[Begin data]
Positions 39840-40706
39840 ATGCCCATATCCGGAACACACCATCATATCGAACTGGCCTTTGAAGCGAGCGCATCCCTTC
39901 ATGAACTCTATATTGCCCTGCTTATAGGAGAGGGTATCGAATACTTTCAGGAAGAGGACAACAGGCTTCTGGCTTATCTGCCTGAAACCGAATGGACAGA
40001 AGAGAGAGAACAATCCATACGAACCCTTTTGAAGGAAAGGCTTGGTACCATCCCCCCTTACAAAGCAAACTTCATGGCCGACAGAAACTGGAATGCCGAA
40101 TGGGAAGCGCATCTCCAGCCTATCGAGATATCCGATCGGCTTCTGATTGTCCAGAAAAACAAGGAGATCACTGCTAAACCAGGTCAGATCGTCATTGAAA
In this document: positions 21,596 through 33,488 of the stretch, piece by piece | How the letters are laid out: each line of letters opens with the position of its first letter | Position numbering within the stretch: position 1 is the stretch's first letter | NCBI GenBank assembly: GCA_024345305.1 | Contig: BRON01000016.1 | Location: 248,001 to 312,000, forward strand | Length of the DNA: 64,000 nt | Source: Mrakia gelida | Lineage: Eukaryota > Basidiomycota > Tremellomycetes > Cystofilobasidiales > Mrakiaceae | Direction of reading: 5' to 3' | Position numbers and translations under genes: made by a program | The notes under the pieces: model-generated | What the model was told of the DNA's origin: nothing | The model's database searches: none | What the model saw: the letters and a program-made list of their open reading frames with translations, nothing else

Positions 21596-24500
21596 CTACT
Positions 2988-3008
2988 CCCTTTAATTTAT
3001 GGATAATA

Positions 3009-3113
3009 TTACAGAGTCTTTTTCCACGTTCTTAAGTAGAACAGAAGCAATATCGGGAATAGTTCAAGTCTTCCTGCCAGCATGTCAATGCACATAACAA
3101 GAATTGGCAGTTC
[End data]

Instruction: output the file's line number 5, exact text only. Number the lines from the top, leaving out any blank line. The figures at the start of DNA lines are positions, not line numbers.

40101 TGGGAAGCGCATCTCCAGCCTATCGAGATATCCGATCGGCTTCTGATTGTCCAGAAAAACAAGGAGATCACTGCTAAACCAGGTCAGATCGTCATTGAAA